Barricades and police helicopters aren’t the usual preparation for a campus speaker, but on the morning of Oct. 17, we were not preparing for a normal speaker. The famous white supremacist Richard Spencer had finally succeeded, by threatening a lawsuit, in booking an auditorium here at the University of Florida, where I recently started as an assistant professor in the Political Science Department. And he was coming along with his band of neo-Nazi acolytes. The university had to take precautions.
The Friday before, as I was trying to decide how to talk to my students about Spencer’s planned visit, I noticed the Arendt Center at Bard College quoting statements from a speech by far-right German politician Marc Jongen on its official Twitter account. I learned that the center had invited Jongen, the “party philosopher” and newly elected representative of Germany’s new far-right party, Alternative for Germany (AFD), to speak at its annual conference. He had spoken for about 20 minutes about populism and Germany’s refugee crisis, received some polite pushback from his interlocutor Ian Buruma and the audience, and then the conference had moved on. Shocked that the center would invite such a figure, I talked to some other concerned colleagues and helped draft the initial version of what would become an open letter to Bard, calling on the college to distance itself from Jongen. Meanwhile, when Spencer spoke at my university, he was met with jeering protesters and denunciations from university officials, including the President Ken Fuchs.
I found myself unexpectedly on the front lines of both these controversies over far-right political figures and their interactions with the academy, just as we’re searching as a nation for a clear answer for how to handle the speech of people such as Spencer and Jongen. Here, academics face a real dilemma. Suppress the speech of extremists and they can play the victim — or accuse their opponents of being afraid of their views. Yet, argue in good faith with someone like Jongen or Spencer, and they can present their positions as reasonable options among many in the marketplace of political ideas. They have their right to speak. But we should take seriously our right not to listen.
Jongen’s talk at Bard was unnerving in part because it was so uneventful. Presented as a philosopher rather than a representative of the AfD, his fellow participants were generally polite even as he was calling German President Angela Merkel’s refugee policy an act of violence against the German people. Jongen was no doubt aware of the propaganda coup handed to him by his appearance at a center named for Hannah Arendt, a refugee from the National Socialist regime. Right after, he posted the talk on his website and called it a victory for the AfD’s “cause.”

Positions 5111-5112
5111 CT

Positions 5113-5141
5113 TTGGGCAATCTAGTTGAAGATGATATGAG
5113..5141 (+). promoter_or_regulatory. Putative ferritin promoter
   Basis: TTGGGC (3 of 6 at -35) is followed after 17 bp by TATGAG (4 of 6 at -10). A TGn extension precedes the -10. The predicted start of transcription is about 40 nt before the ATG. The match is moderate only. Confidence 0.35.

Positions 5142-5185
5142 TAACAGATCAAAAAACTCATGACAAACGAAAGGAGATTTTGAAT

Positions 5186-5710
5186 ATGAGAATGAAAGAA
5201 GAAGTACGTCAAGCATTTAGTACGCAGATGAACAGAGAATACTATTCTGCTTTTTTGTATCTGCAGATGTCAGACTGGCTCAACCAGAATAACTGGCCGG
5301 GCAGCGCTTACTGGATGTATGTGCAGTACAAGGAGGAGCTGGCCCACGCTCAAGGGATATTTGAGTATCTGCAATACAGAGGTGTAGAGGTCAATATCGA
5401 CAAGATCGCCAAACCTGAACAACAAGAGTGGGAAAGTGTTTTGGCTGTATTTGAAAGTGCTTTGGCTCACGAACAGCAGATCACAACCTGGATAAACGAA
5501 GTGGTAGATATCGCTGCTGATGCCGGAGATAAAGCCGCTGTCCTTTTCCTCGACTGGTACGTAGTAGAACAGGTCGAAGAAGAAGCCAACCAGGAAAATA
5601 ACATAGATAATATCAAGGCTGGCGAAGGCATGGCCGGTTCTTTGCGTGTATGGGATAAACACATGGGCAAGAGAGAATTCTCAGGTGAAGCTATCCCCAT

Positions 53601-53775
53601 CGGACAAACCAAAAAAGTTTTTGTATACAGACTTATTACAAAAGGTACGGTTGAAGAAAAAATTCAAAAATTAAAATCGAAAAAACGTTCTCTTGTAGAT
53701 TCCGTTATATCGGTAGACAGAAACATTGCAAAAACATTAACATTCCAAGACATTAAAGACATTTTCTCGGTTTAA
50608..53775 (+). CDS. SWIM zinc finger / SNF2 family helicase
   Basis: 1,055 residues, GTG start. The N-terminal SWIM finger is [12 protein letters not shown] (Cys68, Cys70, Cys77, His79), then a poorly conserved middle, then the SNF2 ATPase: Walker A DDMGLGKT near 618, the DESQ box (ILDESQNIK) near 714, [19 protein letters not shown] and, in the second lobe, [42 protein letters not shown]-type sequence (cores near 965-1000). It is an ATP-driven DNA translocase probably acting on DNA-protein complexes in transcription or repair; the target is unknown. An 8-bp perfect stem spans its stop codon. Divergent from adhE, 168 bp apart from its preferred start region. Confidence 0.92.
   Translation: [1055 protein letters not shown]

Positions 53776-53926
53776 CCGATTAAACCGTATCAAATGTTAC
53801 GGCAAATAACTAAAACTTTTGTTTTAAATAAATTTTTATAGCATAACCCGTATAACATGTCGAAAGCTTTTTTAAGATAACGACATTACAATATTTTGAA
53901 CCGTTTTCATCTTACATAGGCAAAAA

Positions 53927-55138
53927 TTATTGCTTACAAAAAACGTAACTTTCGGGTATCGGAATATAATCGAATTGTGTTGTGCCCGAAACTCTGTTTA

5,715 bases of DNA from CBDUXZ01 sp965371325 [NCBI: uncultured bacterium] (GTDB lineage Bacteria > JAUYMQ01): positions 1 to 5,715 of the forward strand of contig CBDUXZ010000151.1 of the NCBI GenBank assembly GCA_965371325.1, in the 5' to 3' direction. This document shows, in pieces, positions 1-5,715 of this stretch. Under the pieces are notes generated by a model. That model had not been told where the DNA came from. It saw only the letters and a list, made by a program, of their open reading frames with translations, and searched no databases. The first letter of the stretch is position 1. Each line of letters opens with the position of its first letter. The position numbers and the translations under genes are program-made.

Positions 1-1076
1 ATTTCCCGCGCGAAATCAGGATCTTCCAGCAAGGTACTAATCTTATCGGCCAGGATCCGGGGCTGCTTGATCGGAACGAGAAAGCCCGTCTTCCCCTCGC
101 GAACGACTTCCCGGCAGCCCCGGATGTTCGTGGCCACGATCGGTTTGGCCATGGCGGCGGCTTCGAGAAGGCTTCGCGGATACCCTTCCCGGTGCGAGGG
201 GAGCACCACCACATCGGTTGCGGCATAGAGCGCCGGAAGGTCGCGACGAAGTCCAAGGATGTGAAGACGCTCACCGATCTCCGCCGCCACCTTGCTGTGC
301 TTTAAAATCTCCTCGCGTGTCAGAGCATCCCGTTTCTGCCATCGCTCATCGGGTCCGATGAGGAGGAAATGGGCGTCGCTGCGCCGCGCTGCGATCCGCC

Groups like the AfD and individuals like Jongen and Spencer exploit our society’s openness and respect for differences to make their views seem more innocuous than they are. By debating Jongen as a philosopher, we are treating his party and their views as valid positions among many different ones — which lends them a form of legitimacy in our liberal society. Extremist groups exploit that tendency to make the formerly unspeakable speakable. They then manipulate people’s legitimate sense that their concerns aren’t being heard by ensconced political elites to advance their much more radical agenda of rehabilitating extreme forms of racialized nationalism.
In other words, it is easy to claim the cause of free speech when you have no real commitment to it. Individuals like Spencer and Jongen are seeking legitimacy from institutions such as universities that pride themselves on taking all views seriously, but their goal isn’t to contribute to open ways of thinking that promote free inquiry. Rather, their hope is to establish oppressive systems of culture and government that exclude the most vulnerable from participation in public life. How can we respond to their interest in speaking — and honor our genuine commitment to free speech — without helping them advance their causes, which are fundamentally opposed to freedom?
It’s clear that we shouldn’t follow Bard’s lead and treat a leader of a far-right party as just another individual with whom to have a polite academic conversation. But that doesn’t mean people like Spencer and Jongen shouldn’t be allowed to speak at all: In fact, I supported Spencer’s right to speak here at my campus and declined to sign a faculty petition opposing his visit. But the right to speak is distinct from a right to polite debate and a legitimizing academic reception.
Today, we’ve conflated a right to speak with a right to be taken seriously and debated. But while the former is a right, the latter is a privilege, and one that should be reserved for ideas that do not fundamentally threaten the foundations of our free and democratic society. The response to Spencer — aggressive questioning and even heckling — was spot on. Spencer is not entitled to respect because his odious ideas undermine the open debate he claims to want — which was why I thought the deferential reception of Jongen at Bard was so perplexing.
Although we can’t (and shouldn’t) block the far right from speaking in public, we also shouldn’t help it by providing its leaders with prestigious academic invitations that grant their ideas the illusion of normalcy. We must challenge their efforts to present themselves as simply one more participant in an ordinary political debate. We should instead confront them, vocally and visibly, as a real political movement that threatens our fundamental norms of open, democratic life. Only then can we hope to contain the far right, and ultimately defeat it.